Suffragan bishops in the Anglican Communion are nearly identical in their role to auxiliary bishops in the Roman Catholic Church.
The concept of a suffragan bishop in the Church of England was legalised by the Suffragan Bishops Act 1534. The first bishops consecrated under that Act were Thomas Manning, Bishop of Ipswich and John Salisbury, Bishop of Thetford on 19 March 1536. The last medieval suffragan bishop in post was John Sterne, Bishop of Colchester, who died in post in 1607/8. No more suffragans were appointed for more than 250 years, until the consecration of Henry Mackenzie as Bishop of Nottingham on 2 February 1870. At this point, the Sees of suffragans were still limited to the 26 towns named in the 1534 Act; the Suffragans Nomination Act 1888 allowed the creation of new suffragan Sees besides the 26 so named. The appointment of bishops suffragan became much more common thereafter.
Some Anglican suffragans are legally delegated responsibility for a geographical area within the diocese. For example, the Bishop of Colchester is an area bishop in the Diocese of Chelmsford. Such area schemes are presently found in the dioceses of:
- London (since 1979)
- Chelmsford (since 1983)
- Oxford (since 1984)
- Southwark (since 1991)
- Lichfield (since 1992)
- Leeds (since 2014)
Area schemes have previously existed in Worcester diocese (1993–2002), Salisbury diocese (1981–2009), Lincoln diocese (2010–31 January 2013) and Chichester diocese (1984-2013). Other suffragans have or have had informal responsibility for geographical areas (e.g. in Winchester and in Peterborough), but these are not referred to as area bishops.
English diocesan bishops were commonly assisted by bishops who had been consecrated to sees which were in partibus infidelium (titular sees that had in most cases been conquered by Muslims) before the English Reformation. The separation of the English Church from Rome meant that this was no longer possible. The Suffragan Bishops Act 1534 allowed for the creation of new sees to allow these assistant bishops, who were named as suffragan. Before this time the term "suffragan" referred to diocesan bishops in relation to their metropolitan.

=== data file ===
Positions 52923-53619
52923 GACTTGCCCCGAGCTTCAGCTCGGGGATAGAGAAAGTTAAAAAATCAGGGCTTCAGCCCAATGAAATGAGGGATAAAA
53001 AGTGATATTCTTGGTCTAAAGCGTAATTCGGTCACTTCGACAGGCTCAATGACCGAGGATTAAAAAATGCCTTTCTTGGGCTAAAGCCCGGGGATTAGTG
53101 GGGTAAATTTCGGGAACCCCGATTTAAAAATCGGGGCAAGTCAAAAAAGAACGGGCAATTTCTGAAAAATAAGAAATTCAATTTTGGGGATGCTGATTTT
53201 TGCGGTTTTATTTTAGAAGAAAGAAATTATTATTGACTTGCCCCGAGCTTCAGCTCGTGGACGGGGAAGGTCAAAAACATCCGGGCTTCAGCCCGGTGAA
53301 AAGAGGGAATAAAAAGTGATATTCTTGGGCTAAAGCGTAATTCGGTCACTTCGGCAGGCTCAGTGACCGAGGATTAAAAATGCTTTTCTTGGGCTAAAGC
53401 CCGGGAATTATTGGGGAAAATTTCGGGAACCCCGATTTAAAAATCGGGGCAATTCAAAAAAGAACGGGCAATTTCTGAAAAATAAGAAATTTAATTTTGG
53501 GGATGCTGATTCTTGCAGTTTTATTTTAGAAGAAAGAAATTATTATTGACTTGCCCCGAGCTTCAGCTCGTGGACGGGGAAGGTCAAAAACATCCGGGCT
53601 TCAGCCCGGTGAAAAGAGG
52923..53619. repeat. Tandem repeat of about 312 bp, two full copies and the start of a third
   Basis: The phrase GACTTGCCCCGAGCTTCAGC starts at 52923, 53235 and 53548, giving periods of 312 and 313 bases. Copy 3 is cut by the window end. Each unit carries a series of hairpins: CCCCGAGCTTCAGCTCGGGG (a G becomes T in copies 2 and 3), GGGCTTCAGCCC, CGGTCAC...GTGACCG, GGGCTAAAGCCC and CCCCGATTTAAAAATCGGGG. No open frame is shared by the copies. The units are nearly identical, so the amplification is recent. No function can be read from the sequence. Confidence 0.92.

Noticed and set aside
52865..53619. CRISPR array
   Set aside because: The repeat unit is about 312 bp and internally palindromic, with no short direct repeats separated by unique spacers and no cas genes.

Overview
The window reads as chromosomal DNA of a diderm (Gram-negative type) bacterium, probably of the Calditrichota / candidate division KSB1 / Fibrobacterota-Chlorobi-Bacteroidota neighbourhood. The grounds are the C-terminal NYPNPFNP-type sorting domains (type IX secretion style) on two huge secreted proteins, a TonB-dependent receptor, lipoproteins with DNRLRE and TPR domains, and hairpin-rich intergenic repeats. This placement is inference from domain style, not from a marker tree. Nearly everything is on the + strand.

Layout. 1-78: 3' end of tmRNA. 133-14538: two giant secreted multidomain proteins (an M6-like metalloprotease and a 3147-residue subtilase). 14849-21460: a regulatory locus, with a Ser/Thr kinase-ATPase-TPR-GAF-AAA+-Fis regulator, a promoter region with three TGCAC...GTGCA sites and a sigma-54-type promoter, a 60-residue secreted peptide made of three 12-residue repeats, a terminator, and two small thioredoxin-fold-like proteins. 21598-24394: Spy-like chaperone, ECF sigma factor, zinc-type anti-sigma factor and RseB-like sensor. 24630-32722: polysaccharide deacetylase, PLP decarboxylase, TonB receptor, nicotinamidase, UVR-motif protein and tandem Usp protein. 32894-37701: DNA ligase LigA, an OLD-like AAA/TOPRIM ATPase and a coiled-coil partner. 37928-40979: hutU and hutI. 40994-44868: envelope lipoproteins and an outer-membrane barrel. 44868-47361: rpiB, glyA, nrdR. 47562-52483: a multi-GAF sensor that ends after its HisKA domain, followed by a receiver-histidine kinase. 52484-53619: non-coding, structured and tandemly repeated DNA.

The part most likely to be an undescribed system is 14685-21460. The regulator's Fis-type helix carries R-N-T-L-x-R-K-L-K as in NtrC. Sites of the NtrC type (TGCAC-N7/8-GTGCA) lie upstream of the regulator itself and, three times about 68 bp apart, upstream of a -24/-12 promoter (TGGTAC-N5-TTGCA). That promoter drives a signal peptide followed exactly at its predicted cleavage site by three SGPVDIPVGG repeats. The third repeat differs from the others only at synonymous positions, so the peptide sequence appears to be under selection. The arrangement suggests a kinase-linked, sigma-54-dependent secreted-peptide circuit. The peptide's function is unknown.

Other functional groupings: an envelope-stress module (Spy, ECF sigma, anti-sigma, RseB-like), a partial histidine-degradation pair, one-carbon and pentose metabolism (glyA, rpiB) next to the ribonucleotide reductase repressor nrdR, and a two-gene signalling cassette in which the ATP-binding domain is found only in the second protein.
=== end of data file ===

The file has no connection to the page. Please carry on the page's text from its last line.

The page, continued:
Suffragan bishops in the Church of England who look after those parishes and clergy who reject the ministry of priests who are women, usually across a whole province, are known as provincial episcopal visitors. This concession was made in 1992 following the General Synod's vote to ordain women to the priesthood.
The dioceses of Leicester, Newcastle and Portsmouth do not have suffragan bishops, but the former two have one stipendiary assistant bishop with very little difference from a suffragan bishop, except that they do not have a see.
The Church of Ireland has no suffragan bishops, not even in the geographically large dioceses.
Suffragan bishops are fairly common in larger dioceses of the Episcopal Church in the United States of America (ECUSA), but usually have no responsibility for a specific geographical part of a diocese. ECUSA is not within the jurisdiction of the English law that requires diocesan and suffragan bishops to be appointed as bishop to a specific place, and so suffragans are not given the title of any particular city within the diocese. For example, Bishop Barbara Harris was titled simply “Suffragan Bishop of Massachusetts”.